dr. H.G. Knoeff
In my teaching I devise courses based on my research whenever possible. I find it rewarding and important for students to be able to engage with current research. They often offer unexpected and thought-provoking questions and ideas. I also ensure I take students into the museum as often as I can. I find that teaching with objects draws students out off their comfort zone and gives them surprising and tangible glimpses of past ideas and practices.
University of Groningen
Sources and Methods in Cultural History (BA1 and 2). Introduction into approaches and methodologies of finding and reading primary sources.
Beautiful Bodies. Health, Exercise and Aesthetics (Antiquity to 1800) (BA1). An introduction into cultural history of the pre-modern body.
Making Modern Science in the Netherlands (BA2). An introduction into history of early modern science in the Netherlands with special reference to the historiography of the Scientific Revolution.
Framing Science: Histories of Science and Medicine in Western Culture (BA3). Based on key moments in the history of science this course analyses how historians have explained and debated the importance of scientific discoveries and developments within particular historical and cultural frameworks.
Workshop Public History (BA3). This course is about the many different ways in which academically trained historians communicate with public audiences. The course also introduces students to the jobmarket outside academia.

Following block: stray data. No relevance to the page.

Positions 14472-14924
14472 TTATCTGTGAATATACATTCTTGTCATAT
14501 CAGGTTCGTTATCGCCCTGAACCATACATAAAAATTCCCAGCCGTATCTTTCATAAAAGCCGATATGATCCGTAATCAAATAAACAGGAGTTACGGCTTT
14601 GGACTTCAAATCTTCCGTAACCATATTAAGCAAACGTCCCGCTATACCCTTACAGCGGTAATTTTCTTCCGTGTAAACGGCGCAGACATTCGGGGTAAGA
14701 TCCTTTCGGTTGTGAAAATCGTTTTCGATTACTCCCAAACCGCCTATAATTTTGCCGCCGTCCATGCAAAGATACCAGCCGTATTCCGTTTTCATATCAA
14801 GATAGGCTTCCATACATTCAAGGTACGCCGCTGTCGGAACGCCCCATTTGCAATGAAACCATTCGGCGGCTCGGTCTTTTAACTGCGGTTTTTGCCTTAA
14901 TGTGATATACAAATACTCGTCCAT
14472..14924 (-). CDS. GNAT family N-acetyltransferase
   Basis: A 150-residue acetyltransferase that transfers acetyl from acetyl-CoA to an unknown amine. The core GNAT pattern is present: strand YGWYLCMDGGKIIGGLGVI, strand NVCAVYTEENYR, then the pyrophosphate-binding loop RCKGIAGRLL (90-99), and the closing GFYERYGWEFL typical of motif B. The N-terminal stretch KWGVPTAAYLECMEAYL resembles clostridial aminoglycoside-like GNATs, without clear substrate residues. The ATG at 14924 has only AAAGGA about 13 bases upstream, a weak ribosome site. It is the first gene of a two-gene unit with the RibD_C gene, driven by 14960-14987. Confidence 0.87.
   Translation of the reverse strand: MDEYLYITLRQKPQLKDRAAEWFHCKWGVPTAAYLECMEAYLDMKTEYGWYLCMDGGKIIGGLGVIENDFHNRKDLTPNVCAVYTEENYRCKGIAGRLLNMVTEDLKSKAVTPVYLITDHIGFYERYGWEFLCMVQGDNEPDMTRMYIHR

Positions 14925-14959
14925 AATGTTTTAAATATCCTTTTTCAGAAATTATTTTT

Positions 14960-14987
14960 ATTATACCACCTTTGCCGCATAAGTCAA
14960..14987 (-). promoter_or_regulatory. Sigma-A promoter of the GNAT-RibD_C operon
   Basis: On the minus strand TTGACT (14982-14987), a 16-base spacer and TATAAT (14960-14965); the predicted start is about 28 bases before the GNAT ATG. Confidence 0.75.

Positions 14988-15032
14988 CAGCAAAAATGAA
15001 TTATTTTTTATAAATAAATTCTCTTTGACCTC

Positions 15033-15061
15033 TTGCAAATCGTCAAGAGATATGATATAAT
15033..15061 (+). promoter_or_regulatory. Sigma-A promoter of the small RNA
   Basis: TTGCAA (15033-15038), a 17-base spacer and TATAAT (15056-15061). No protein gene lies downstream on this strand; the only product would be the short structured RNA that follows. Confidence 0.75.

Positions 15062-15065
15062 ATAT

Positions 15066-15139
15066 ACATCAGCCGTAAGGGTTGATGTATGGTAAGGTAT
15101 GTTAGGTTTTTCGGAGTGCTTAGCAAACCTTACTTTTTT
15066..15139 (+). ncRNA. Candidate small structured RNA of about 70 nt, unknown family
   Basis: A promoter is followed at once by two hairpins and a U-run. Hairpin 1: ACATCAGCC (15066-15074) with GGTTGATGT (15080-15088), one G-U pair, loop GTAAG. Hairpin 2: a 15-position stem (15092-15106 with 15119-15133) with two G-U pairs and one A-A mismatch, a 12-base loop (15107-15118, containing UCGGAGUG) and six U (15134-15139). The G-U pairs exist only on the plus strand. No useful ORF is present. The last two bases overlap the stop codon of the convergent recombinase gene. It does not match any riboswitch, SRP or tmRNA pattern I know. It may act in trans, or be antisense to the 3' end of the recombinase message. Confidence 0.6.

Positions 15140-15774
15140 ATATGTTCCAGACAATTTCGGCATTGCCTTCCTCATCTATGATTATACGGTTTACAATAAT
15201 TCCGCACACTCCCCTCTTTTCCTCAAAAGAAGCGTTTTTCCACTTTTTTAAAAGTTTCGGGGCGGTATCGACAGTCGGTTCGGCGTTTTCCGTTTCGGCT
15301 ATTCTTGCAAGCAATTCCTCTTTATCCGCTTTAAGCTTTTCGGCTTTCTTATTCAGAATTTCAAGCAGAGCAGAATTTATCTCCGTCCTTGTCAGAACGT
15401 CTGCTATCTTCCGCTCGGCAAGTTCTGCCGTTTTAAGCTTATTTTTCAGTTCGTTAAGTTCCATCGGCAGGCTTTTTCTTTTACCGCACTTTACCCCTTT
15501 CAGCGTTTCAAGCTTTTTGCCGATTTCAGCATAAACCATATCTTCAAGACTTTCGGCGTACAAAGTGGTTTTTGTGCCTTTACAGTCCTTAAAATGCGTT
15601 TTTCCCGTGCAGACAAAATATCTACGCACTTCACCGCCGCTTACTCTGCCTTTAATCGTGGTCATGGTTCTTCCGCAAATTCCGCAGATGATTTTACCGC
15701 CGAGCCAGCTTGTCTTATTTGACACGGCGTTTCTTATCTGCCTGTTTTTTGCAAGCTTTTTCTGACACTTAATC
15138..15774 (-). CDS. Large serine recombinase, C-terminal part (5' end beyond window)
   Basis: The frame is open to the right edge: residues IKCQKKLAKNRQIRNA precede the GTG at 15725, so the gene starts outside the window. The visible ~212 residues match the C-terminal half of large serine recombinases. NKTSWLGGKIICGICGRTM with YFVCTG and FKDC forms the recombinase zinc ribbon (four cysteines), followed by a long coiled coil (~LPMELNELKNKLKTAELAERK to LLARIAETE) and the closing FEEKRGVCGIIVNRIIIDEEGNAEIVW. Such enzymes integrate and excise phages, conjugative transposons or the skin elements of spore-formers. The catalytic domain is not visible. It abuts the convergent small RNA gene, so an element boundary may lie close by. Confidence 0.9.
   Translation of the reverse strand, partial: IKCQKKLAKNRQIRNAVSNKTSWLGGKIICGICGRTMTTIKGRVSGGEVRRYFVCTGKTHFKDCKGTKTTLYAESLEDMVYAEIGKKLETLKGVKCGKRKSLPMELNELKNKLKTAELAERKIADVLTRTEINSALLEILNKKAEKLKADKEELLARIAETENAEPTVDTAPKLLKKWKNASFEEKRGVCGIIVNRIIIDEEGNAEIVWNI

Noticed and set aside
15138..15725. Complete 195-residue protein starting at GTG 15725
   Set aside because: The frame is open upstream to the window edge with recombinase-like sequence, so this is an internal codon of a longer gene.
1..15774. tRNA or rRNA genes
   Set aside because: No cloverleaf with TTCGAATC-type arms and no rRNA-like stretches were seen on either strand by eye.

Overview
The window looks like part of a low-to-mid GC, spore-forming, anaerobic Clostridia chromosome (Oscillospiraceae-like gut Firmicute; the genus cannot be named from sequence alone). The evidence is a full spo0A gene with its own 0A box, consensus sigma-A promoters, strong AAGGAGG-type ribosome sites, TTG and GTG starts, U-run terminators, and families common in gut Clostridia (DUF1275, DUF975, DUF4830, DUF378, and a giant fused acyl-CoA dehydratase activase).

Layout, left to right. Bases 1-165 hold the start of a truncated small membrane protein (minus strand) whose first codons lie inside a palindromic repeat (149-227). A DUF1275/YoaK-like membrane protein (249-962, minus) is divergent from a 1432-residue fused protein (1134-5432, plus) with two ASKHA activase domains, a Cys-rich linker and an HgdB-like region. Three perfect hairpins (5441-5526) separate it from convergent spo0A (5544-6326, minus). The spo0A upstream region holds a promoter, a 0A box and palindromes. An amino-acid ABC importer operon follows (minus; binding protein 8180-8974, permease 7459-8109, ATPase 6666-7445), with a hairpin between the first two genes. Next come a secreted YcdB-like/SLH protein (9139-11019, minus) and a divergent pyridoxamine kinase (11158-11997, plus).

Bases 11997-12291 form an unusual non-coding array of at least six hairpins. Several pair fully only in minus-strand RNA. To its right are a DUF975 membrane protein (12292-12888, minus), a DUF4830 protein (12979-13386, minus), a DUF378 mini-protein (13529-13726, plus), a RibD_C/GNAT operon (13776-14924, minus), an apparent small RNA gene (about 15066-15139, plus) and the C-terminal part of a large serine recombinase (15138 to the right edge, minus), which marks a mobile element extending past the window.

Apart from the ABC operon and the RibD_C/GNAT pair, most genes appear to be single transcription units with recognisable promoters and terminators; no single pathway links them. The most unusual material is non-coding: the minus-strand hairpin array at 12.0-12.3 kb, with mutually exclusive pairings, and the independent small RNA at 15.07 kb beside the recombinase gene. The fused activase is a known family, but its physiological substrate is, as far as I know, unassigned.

Atelier Living Heritage (MA). During this course Master students learn how to apply historial knowledge and skills in public and private organisations dealing with heritage (e.g. museums, archives, publishing houses and city councils). In particular, the course is directed a communicating academic historical knowledge to public audiences.
A healthy appetite for food and diet. Masterclass with Elizabeth Williams (Oklahoma State University) on the history of eating (June 2017).
Babes in Bottles: Anatomical Collections in Context (MA, Art History). This research-driven course involved a cross-over of academia and various academic collections.
2008-2012: Aesthesis in Anatomy. Materiality and Elegance in the 18th Century Leiden Anatomical Collections (Marieke Hendriksen). Thesis published with Brill in 2015
2009-2013: Preparations on the Move. The Leiden Anatomical Collections in the 19th Century (Hieke Huistra). Thesis was awarded a silver medal of the Teyler's Scientific Society Haarlem in 2016 and was published with Routledge in 2018.
2013-2018: Blood, Sweat and Tears (Ruben Verwaal). Thesis is part of the 'Vital Matters' project and is on the Enlightenment physiology of the bodily fluids.
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